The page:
The IELTS qualification
The Greene’s English language programme is based around the internationally recognised IELTS framework. IELTS stands for “International English Language Testing System” and is the world’s proven English language test and the pioneer of the “four skills” approach. See: www.ielts.org
Today, most internationally recognised English language tests base their assessment on the “four skills” of Listening, Reading, Writing and Speaking of which IELTS was a pioneer.
The usual starting point for sixth form study at Greene’s is an IELTS score of 5.5 and for university entrance a score of 7.5 is often required. To work effectively for an international organisation you should also be aiming at a score of above 7.5.
Indicative IELTS levels required for university study
|IELTS score||Academic university courses||Training & vocational university courses|
e.g. Medicine, Law, Linguistics, Journalism, Library Studies
|Linguistically less demanding|
e.g. Agriculture, Pure Mathematics, Technology, Computer-based work, Telecommunications
e.g. Air Traffic Control, Engineering, Pure Applied Sciences, Industrial Safety
|Linguistically less demanding
e.g. Catering, Fire Services, Animal Husbandry
|6.5||English study needed||Probably acceptable||Acceptable||Acceptable|
|6.0||English study needed||English study needed||Probably acceptable||Acceptable|
|5.5||English study needed||English study needed||English study needed||Probably acceptable|
As the table below shows, IELTS scores are also easily be compared with other recognised testing systems such as TOEFL iBT using the Common European Framework of Reference for Languages (CEFR).
IELTS scores compared with TOEFL iBT using the Common European Framework of Reference for Languages (CEFR)
IELTS is accepted as evidence of English language proficiency by over 9,000 organisations worldwide. Last year, more than 2.2 million tests were taken globally. IELTS is recognised as a secure, valid and reliable indicator of true-to-life ability to communicate in English for education, immigration and professional accreditation.
IELTS is jointly owned by British Council, IDP: IELTS Australia and Cambridge English Language Assessment through more than 1,000 test centres and locations in over 140 countries.
The IELTS scoring system:
IELTS candidates are graded on their performance, using scores from 1 to 9 for each part of the test – Listening, Reading, Writing and Speaking. The results from the four parts then produce an Overall Band Score.
This unique 9-band system measures scores in a consistent manner – wherever and whenever the test is taken. It is internationally recognised and understood, giving you a reliable international currency. IELTS scores have a recommended validity period of two years.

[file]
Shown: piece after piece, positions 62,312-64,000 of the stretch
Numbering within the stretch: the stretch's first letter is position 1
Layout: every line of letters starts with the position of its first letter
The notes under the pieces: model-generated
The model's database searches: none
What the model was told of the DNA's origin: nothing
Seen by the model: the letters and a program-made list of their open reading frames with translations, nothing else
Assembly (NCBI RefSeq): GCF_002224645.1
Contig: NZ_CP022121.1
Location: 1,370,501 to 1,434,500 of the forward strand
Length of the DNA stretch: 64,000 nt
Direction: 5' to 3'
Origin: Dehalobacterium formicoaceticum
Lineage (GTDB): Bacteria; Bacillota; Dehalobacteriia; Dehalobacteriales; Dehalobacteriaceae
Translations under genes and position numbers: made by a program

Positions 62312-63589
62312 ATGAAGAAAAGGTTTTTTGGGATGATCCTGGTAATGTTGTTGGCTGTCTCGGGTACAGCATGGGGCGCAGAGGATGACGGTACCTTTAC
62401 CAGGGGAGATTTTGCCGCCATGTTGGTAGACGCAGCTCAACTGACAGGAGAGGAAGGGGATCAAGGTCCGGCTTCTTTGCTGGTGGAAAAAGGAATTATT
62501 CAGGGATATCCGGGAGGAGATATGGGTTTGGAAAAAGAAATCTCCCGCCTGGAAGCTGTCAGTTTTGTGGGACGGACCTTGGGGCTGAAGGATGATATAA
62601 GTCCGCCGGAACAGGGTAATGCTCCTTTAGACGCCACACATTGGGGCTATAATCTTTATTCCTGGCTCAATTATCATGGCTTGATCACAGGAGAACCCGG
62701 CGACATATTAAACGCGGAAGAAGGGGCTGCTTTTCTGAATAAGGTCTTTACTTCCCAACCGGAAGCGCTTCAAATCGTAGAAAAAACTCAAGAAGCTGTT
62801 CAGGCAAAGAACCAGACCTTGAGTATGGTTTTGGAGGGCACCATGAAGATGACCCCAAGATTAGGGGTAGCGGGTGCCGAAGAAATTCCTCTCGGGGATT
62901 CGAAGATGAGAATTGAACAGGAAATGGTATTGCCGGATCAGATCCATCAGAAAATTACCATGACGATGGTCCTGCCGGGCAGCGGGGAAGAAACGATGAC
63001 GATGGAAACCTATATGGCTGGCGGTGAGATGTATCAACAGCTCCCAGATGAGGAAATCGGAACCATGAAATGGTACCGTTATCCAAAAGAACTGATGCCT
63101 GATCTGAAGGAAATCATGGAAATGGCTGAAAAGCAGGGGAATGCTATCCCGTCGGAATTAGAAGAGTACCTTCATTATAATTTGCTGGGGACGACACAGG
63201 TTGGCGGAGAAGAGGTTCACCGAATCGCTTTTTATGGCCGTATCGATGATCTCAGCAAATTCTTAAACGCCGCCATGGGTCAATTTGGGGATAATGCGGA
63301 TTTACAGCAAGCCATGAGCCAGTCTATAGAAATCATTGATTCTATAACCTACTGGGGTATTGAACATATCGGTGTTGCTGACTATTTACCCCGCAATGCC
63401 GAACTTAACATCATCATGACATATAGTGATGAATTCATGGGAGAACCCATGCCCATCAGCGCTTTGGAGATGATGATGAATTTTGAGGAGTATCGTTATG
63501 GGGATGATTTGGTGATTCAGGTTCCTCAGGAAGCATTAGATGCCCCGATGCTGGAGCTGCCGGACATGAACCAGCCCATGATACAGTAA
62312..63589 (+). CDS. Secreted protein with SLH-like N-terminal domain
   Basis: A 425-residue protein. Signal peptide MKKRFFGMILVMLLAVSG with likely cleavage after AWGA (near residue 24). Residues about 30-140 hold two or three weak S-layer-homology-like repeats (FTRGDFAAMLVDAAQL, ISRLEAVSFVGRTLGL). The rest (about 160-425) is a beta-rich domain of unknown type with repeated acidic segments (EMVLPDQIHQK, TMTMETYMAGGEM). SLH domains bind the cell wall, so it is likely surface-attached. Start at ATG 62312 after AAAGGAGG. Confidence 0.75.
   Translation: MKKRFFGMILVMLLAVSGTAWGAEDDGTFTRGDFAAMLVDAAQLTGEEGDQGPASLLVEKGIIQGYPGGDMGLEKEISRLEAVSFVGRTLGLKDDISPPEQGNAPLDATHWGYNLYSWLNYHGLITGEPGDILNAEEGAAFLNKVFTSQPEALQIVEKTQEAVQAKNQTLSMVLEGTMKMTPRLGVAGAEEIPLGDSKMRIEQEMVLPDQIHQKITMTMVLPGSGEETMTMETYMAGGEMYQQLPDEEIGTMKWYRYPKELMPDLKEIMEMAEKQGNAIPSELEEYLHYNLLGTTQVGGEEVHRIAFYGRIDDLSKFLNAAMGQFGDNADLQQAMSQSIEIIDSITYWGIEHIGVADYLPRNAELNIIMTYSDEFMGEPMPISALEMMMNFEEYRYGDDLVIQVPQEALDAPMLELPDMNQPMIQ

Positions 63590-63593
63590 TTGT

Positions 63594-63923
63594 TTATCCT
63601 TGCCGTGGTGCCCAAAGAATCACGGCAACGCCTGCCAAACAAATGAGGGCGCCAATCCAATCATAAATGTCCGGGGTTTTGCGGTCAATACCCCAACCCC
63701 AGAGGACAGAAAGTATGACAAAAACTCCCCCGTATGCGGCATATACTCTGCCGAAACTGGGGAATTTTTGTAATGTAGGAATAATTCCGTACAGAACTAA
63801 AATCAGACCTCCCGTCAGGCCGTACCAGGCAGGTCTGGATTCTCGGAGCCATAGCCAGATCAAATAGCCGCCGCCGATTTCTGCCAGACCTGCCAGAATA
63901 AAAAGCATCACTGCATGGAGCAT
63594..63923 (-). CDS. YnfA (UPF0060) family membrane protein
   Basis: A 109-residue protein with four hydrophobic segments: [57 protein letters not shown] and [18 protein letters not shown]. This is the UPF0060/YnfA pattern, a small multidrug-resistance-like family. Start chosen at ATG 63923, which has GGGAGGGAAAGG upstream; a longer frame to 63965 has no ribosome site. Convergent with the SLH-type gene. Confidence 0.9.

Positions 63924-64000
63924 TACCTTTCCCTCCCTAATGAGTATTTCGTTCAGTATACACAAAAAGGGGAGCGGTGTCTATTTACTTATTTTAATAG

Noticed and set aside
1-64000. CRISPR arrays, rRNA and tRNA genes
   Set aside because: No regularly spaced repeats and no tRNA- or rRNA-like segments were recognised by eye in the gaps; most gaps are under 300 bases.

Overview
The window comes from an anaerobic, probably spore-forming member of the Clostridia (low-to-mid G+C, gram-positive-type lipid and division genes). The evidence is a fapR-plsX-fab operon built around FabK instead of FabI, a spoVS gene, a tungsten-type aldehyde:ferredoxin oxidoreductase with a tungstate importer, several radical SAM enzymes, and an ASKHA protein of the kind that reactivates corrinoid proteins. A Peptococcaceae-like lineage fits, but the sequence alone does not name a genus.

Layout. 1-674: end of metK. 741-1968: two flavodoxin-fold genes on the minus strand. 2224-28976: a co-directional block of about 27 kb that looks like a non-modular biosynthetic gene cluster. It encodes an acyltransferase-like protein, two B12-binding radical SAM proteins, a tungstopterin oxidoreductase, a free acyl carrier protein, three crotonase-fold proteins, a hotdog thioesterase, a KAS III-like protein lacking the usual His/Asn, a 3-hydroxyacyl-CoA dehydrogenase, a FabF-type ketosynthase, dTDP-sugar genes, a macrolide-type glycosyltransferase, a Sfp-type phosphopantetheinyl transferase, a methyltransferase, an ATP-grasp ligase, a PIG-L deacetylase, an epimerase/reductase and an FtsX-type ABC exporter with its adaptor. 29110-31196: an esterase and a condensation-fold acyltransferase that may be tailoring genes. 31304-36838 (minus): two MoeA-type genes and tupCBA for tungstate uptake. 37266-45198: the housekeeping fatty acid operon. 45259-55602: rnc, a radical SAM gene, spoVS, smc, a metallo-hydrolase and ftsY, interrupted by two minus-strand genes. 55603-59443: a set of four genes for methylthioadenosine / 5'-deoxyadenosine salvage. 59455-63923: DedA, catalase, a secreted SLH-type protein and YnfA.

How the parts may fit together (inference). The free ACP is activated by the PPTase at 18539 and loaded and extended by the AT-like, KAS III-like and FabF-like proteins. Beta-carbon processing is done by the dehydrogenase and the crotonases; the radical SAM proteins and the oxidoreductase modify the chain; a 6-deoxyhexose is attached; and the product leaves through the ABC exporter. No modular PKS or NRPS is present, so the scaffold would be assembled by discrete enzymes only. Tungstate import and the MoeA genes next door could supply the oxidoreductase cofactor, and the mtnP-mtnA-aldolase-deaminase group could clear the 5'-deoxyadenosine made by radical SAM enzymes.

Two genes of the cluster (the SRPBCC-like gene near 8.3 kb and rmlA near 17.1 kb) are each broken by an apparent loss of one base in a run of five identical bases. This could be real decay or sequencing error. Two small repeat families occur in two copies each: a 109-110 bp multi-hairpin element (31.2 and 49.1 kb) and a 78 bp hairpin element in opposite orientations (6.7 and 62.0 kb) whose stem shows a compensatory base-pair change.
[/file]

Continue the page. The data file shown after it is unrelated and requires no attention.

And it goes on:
The IELTS 9-band scale
Each band corresponds to a level of English competence. All parts of the test and the Overall Band Score can be reported in whole and half bands, e.g. 6.5, 7.0, 7.5, 8.0.
|Has fully operational command of the language: appropriate, accurate and fluent with complete understanding.|
Very good user
|Has fully operational command of the language with only occasional unsystematic inaccuracies and inappropriacies. Misunderstandings may occur in unfamiliar situations. Handles complex detailed argumentation well.|
|Has operational command of the language, though with occasional inaccuracies, inappropriacies and misunderstandings in some situations. Generally handles complex language well and understands detailed reasoning.|
|Has generally effective command of the language despite some inaccuracies, inappropriacies and misunderstandings. Can use and understand fairly complex language, particularly in familiar situations.|
|Has partial command of the language, coping with overall meaning in most situations, though is likely to make many mistakes. Should be able to handle basic communication in own field.|
|Basic competence is limited to familiar situations. Has frequent problems in understanding and expression. Is not able to use complex language.|
Extremely limited user
|Conveys and understands only general meaning in very familiar situations. Frequent breakdowns in communication occur.|
|No real communication is possible except for the most basic information using isolated words or short formulae in familiar situations and to meet immediate needs. Has great difficulty understanding spoken and written English.|
|Essentially has no ability to use the language beyond possibly a few isolated words.|